KMT2A-rearranged (KMT2A-r) baby acute lymphoblastic leukemia (ALL) has a poor prognosis, and lower age at diagnosis is associated with an increased risk of recurrence. For a study, researchers performed single-cell multi-omics analysis on KMT2A-r leukemias and normal hematopoietic cells from patients of various ages to identify age-specific changes and important drivers that underlie poor prognosis in KMT2A-r ALL.

They discovered the following important new insights: Six-month-old leukemia cells have dramatically greater lineage plasticity. In the most immature blasts from younger patients, steroid response pathways are downregulated. In the blood of younger patients, they found a hematopoietic stem and progenitor-like (HSPC-like) population that comprises leukemic blasts and forms an immunosuppressive signaling circuit with cytotoxic cells. 

The findings provided a persuasive explanation for leukemias in young patients’ propensity to resist chemotherapy and immune-mediated control. At the time of B-ALL diagnosis, the study indicated preexisting lymphomyeloid primed progenitors and myeloid blasts. The tracking of leukemic clones in two patients whose leukemia underwent a lineage transition revealed that such clones evolved into frank acute myeloid leukemia (AML).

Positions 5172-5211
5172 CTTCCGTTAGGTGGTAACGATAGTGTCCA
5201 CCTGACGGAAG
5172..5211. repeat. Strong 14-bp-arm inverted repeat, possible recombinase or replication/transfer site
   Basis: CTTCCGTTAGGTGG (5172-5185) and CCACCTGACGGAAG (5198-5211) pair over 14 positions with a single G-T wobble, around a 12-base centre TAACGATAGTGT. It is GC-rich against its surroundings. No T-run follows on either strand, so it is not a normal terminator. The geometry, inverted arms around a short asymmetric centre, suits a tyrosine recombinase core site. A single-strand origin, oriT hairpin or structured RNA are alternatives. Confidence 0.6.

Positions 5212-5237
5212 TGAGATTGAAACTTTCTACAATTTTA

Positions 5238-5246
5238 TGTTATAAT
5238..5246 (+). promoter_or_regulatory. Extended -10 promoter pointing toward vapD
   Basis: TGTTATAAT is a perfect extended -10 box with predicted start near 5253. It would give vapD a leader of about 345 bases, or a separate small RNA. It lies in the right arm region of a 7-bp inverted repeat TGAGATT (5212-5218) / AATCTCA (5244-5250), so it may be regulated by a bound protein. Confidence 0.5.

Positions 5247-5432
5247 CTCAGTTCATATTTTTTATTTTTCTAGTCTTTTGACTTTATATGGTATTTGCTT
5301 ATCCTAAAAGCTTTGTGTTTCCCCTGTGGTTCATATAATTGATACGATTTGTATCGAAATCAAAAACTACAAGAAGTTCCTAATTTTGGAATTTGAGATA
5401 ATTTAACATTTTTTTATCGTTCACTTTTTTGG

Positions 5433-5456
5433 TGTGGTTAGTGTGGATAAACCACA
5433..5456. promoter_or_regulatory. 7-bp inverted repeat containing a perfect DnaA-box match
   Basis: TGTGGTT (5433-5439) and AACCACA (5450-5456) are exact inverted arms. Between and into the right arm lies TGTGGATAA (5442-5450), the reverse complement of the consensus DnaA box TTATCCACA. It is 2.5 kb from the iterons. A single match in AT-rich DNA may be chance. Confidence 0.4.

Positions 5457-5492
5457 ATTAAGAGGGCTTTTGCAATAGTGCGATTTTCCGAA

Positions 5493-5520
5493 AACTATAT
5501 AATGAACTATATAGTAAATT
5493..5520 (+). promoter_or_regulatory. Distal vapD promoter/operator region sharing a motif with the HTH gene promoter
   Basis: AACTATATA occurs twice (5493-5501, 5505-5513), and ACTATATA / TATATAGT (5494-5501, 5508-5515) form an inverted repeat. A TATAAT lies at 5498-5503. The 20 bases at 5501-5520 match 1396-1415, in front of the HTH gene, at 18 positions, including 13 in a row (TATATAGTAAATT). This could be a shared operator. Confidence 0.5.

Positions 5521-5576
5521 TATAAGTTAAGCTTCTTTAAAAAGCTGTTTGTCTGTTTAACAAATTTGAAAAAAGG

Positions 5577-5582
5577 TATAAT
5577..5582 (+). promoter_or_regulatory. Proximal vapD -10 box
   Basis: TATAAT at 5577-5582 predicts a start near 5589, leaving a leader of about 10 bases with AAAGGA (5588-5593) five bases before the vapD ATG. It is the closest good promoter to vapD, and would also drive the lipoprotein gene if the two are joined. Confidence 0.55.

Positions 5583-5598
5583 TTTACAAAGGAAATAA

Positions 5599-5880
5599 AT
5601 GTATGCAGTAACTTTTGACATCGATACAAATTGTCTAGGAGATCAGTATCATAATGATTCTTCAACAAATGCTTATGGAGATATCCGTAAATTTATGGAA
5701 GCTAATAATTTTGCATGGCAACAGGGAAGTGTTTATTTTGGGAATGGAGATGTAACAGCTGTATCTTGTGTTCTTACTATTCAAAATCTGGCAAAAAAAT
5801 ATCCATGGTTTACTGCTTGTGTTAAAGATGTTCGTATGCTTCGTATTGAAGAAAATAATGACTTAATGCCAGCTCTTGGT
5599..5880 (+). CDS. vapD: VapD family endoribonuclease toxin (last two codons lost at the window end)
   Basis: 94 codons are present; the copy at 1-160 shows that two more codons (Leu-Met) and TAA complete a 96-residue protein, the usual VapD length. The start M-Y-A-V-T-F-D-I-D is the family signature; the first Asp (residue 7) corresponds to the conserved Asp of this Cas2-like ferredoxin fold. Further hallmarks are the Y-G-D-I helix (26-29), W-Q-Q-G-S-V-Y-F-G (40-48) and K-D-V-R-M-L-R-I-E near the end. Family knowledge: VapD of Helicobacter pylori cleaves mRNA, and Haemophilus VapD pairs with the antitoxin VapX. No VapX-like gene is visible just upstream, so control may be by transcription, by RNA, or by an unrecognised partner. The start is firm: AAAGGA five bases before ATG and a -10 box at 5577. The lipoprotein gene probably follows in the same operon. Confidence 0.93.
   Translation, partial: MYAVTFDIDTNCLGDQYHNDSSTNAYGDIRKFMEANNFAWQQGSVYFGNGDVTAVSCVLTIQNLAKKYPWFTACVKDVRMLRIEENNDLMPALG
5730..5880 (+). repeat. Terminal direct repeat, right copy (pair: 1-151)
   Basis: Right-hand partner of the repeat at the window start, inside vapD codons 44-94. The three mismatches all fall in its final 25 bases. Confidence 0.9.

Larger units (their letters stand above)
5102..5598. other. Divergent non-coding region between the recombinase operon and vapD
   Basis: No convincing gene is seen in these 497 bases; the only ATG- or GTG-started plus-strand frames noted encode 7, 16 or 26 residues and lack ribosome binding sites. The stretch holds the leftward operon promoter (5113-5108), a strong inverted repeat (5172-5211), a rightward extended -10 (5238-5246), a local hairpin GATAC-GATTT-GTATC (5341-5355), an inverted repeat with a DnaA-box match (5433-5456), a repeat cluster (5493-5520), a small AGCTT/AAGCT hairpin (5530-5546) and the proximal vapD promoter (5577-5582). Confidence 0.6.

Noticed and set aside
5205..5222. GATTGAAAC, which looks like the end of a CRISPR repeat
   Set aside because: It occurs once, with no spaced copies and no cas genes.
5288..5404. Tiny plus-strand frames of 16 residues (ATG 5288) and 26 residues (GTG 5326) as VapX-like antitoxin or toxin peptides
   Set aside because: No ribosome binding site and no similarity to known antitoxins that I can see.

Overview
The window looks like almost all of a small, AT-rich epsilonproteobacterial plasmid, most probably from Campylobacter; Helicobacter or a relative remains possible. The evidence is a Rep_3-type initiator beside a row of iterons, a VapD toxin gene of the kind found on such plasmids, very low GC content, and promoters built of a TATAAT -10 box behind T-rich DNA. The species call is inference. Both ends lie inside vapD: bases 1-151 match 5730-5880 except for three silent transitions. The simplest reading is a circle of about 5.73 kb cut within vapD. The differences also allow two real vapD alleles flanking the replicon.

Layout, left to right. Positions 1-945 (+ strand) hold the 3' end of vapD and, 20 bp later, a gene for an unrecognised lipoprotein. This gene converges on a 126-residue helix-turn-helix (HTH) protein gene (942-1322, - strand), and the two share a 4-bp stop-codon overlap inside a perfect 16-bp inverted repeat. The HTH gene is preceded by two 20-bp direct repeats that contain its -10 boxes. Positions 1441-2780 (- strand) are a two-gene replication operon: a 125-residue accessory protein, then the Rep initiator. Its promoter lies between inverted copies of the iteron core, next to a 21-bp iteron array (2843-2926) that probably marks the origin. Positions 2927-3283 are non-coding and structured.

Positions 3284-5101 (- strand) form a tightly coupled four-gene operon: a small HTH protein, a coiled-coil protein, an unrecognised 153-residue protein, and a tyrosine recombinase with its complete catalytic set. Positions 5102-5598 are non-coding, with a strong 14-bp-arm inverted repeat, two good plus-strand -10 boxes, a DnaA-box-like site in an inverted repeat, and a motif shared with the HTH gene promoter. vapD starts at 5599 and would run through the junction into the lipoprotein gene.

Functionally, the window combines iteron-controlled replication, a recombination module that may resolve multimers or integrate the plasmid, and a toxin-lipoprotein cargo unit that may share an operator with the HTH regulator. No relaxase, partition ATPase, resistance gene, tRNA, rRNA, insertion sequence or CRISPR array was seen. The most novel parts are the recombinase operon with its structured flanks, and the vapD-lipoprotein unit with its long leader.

The findings provided light on KMT2A-r ALL and have clinical implications for molecularly targeted and immunotherapy treatments. Beyond baby ALL, the findings showed that single-cell multi-omics may identify tumor intrinsic and extrinsic variables impacting uncommon but crucial subpopulations within a malignant population, which ultimately decides patient prognosis.